What can we take away from this verse?  We must be industrious and use our experiences as stepping stones for future decisions.  We must be willing to sacrifice our needs for others and for important projects that need to be finished, but we must also balance this with taking proper care of ourselves.  As we use God’s Word as a lamp, it will guide us into making proper decisions that will benefit us and our families, and give glory to God.
Questions:

  1. Do you learn from your past or do you continue to do the same thing over and over again hoping for different results?
  1. Relate some things you have learned that have been positive and relate some things that you continue to do over and over again hoping for different results.
  1. Read James 1:22-25. Relate the applicable verses to the positives and negatives that you mentioned above.
  1. What has caused you to remember what you saw in the mirror and change you actions?
  1. What has caused you to forget what you saw in the mirror and continue on the path you are on?
  1. James 1:25 has the key. What is the key?  What will you do with this key?

Prepare to be Strong

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“She dresses herself with strength and makes her arms strong.”

Proverbs 31:17

Life is challenging.  There are people that can cope with challenges.  There are others who see a challenge and turn and run from it, or they cower in the corner hoping it will go away.  Do you know which description fits your reaction to a challenge?  Do we meet the challenges head on knowing that whatever God has put in the path of our lives, He has also equipped us to face it with courage and strength?

It is important for us to be intentional in what we do.  Our Proverbs 31 lady dresses herself which means that she prepares for what is to come.  The word strong at the end of the verse does not mean just physical strength.  It also means to be alert both physically and mentally and to be courageous.  If we are not prepared for the challenges that come our way, we will certainly feel inadequate.  We should intentionally seek to strengthen ourselves physically, mentally, and emotionally.  Thus we will be better equipped to serve our Lord, our families, and others.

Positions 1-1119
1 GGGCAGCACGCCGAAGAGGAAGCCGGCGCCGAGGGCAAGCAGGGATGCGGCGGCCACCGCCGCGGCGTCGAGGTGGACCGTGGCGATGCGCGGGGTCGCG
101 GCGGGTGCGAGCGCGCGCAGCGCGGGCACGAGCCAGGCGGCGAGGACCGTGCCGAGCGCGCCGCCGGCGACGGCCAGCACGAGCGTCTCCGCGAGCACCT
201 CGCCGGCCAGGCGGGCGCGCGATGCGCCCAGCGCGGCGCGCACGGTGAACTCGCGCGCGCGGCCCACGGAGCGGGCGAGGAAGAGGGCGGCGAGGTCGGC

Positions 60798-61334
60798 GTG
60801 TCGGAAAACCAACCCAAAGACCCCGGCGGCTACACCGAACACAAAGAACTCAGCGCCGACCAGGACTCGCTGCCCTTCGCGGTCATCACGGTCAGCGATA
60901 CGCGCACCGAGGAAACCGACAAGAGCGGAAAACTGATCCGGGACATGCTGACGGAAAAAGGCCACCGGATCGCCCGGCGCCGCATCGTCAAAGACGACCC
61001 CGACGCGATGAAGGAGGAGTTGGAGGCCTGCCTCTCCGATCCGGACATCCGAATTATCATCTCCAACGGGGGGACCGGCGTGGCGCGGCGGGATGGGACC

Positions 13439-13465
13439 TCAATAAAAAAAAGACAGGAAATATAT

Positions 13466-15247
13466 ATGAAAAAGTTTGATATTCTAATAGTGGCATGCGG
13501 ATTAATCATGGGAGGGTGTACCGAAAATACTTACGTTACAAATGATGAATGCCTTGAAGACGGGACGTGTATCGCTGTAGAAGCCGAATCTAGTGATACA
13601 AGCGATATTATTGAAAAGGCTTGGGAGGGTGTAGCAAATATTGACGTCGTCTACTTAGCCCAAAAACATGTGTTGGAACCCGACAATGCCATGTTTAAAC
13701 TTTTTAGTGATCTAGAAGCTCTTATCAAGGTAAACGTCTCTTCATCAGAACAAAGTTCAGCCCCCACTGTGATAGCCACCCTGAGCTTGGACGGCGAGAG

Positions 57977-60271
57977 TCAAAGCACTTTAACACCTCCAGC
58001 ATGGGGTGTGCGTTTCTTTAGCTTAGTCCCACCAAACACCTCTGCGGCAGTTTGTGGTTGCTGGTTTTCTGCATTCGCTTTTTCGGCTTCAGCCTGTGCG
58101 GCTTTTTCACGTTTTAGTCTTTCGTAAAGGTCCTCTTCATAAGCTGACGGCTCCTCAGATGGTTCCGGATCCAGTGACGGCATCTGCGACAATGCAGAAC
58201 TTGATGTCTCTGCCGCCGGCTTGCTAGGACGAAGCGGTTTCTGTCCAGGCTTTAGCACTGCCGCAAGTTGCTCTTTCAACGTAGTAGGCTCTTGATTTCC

1. Physical strength is an easy one to gauge and work on if we take the time to work out and watch what we eat. This should be something that is part of our daily routine.  I like to walk every day and do some exercises at home that help strengthen my core and help keep my shoulder (which I have had surgery on in the past) functioning at its maximum capacity.  The struggle many people have with a daily exercise routine is discipline and priority.  If we do not make it a priority and make sure we include it into the schedule of our day, we will not have strong bodies.  Sometimes the conditions outside in Michigan when I walk are not ideal.  It is cold, snowy, rainy, windy…but I try to not let these conditions get in the way of my daily walk.  We must evaluate our lives and decide what could be exchanged for a regular exercise routine.  Then when we are called on to help someone, we are prepared with strong arms.
  1. Mental strength can be viewed in a few different ways. As we age, we struggle with our memories.  We all have seen ourselves forget things we did not used to forget, or not pick up on something that normally would not escape us.  The studies have shown that besides regular exercise and a healthy diet, mental exercises and challenges assist in warding off dementia and Alzheimer’s.  So if we learn a new skill, a new language, or a new way to do things then our brains will keep active which keeps our minds functioning at a higher level.

Mental strength is also our ability to exercise, “mind over matter.”  Those individuals that run marathons, do Iron Man races, climb Mount Everest, etc. definitely practice this.  In life we are challenged with overwhelming situations that are equivalent to an Iron Man competition.  Do we turn from these situations or do we face them head on with mental strength which is built on past situations?  Mental strength is like preparing for a race.  Runners do not run an Iron Man competition without any training, rather they spend months preparing for the actual day of the race.  If we do not meet the challenges in life as they come, and instead turn from them, we are not preparing ourselves for the bigger “races” that are to come.

  1. Emotional strength is the last strength we will look at. I have not always had emotional strength.  As I write this and evaluate what has caused me to be  emotionally weak, I think part of it has to do with selfishness.  If things were not all about me or did not go my way, I would cry.  Maybe not for the world to see, but inside I was crying.  I have been through more events that have chiseled away at my emotional weakness, and now situations do not send me to the corner looking for a Kleenex box.  God has brought me through some tough situations that have strengthened me emotionally.  I still cry…ask my daughters, but I do not cry over me but rather over others and their difficult situations, a sad movie, my children, a book I am reading, etc.  We must not let every situation turn us into an emotional wreck, rather we must be strong emotionally while maintaining a sensitivity to others and their needs.

Take some time and figure out your weakness in these areas and be courageous enough to change that weakness into a strength.  Discipline in any area is not easy, but the easy things have little rewards.  Go ahead and be courageous, you just might surprise yourself.

“And at the end of your life you groan,

when your flesh and body are consumed, and you say,

‘How I hated discipline, and my heart despised reproof!’”

(Proverbs 5:11, 12)

Questions:

  1. How does the above verses, Proverbs 5:11, 12, apply to Proverbs 31:17?
  1. Which of the three strengths do you struggle with the most? Why?
  1. What is keeping you from being disciplined?
  1. What steps will you take to become better in your area of weakness?